From a medical standpoint, I have felt more advantages than disadvantages from juicing. I did have to change my preparation and use frozen fruit and veg to prevent undue wasting. Whether that would have any major change is difficult to judge. However, it is a shame that on trying to get organic versions of fruit and vegetables, this was more difficult and more expensive especially when you’re only trying to be healthy. This should not be the case but that argument is beyond the scope of this blog. In the meantime, I will continue juicing every morning and have suggested it to others.

Sugar Intake

It appears that juicing does have a role in helping with a well-maintained balanced diet. It is important to select the right fruits and vegetables when juicing and not use fruits alone especially if you intend to consume foods with high sugar content or refined sugar content throughout the day. So juicing is a good alternative to ready-made juices, soft drinks and foods that have high sugar content.  With this in mind, fruits are an essential part of your recommended five a day, and although fruits contain natural sugars it is still very important to control the amount of sugar you consume. The U.K recommended daily sugar intake should not exceed 30g per day.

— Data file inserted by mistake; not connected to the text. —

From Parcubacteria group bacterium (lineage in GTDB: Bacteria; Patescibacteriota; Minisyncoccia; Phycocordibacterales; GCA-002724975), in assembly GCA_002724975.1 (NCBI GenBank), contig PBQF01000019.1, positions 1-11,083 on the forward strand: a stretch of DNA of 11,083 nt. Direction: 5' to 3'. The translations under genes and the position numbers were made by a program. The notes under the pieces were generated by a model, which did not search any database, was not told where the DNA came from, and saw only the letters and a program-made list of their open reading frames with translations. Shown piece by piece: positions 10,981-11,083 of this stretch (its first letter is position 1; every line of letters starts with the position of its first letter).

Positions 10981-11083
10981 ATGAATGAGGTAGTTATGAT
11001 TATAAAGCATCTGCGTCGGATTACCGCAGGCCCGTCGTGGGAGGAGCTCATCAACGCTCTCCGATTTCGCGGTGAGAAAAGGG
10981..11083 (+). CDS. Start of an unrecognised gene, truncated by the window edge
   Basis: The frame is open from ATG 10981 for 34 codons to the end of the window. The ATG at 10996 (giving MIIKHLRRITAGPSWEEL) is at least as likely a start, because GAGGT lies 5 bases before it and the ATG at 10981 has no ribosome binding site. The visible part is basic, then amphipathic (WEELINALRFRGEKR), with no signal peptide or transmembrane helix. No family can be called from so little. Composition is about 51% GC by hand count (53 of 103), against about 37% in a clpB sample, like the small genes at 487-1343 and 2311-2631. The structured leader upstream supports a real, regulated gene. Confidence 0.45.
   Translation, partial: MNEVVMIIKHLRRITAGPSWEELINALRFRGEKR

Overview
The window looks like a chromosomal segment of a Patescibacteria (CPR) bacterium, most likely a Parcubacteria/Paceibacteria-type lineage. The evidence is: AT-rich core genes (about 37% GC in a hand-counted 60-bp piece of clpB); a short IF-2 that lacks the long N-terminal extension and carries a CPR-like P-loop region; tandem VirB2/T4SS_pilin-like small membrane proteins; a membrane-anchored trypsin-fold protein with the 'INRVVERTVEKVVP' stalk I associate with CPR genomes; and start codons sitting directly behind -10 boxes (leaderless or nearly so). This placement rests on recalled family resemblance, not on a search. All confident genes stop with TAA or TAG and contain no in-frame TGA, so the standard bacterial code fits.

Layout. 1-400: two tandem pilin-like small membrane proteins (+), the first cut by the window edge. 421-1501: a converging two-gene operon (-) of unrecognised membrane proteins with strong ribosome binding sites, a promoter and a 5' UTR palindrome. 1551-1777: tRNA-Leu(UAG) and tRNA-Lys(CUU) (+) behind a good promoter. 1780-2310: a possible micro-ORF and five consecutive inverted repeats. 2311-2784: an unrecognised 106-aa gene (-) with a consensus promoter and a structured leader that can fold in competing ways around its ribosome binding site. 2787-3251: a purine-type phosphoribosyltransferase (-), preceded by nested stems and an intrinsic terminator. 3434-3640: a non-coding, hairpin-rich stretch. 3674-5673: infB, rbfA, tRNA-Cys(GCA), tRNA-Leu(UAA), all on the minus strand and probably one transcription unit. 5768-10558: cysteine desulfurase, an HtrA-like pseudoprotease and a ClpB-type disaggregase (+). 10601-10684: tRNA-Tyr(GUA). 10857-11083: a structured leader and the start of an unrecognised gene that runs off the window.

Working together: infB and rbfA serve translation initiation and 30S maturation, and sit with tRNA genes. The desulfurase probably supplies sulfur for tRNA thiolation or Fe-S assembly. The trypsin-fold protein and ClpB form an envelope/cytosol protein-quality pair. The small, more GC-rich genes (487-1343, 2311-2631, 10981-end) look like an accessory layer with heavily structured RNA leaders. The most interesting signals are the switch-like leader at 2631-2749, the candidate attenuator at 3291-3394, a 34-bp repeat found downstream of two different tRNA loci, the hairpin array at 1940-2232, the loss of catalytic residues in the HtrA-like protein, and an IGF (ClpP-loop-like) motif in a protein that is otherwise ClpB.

Various Juicing mixes.

You can be very creative when juicing and add a multitude of fruits, vegetables, seeds;  nuts etc. Which as previously stated makes it a lot easier to ensure you have your 5 a day food groups. It is good to add at least 1 or 2 fruits to your daily juicing and as much veg as you can stand the taste off. Below are some examples of healthy juicing ingredients you can add to the juice of your choice.

FruitVegetable Seed/NutsAlternative
Oranges/ Apples/ Pears/
Mangos/ Pineapples
Kale/Spinach/ Beet Greens/
Swish Chard/ Lettuce/ Rocket
Ginger/ Wheatgrass
Melons, GrapesBeetroot FlaxseedsCayenne Pepper
Kiwi/Strawberries/ Blueberries Papaya LeafsChai SeedsSpirulina/ Seaweed
Bananas Cucumber / Celery/ Carrots Almonds Maca Root Powder

Obviously it would have been better to conduct my experiment on a larger scale with more people and therefore it is difficult to base real conclusions from it. However in these 3 months, juicing has worked for me and I will do my best to continue. In the meantime, WAFFL still maintain keeping a balanced diet as essential for fitness and achieving your general wellbeing goals. Personally, from this and research I feel I have more knowledge to answer and suggest juicing to patients if questioned. Search on the WAFFL app for smoothie recipes for more ideas.

Dr Anthony Egboh

by Dr Anthony Egboh, WAFFL Doctor

Dr Anthony Egboh (MBBS, BSc, AICSM, MRCGP) is a London-born General Practitioner (GP) with interests in Health and Well-being for families.

At WAFFL he brings his medical insight and expertise to the team. He is a firm believer in striving for better health – ensuring that fitness is a lifestyle choice, not just a part-time habit.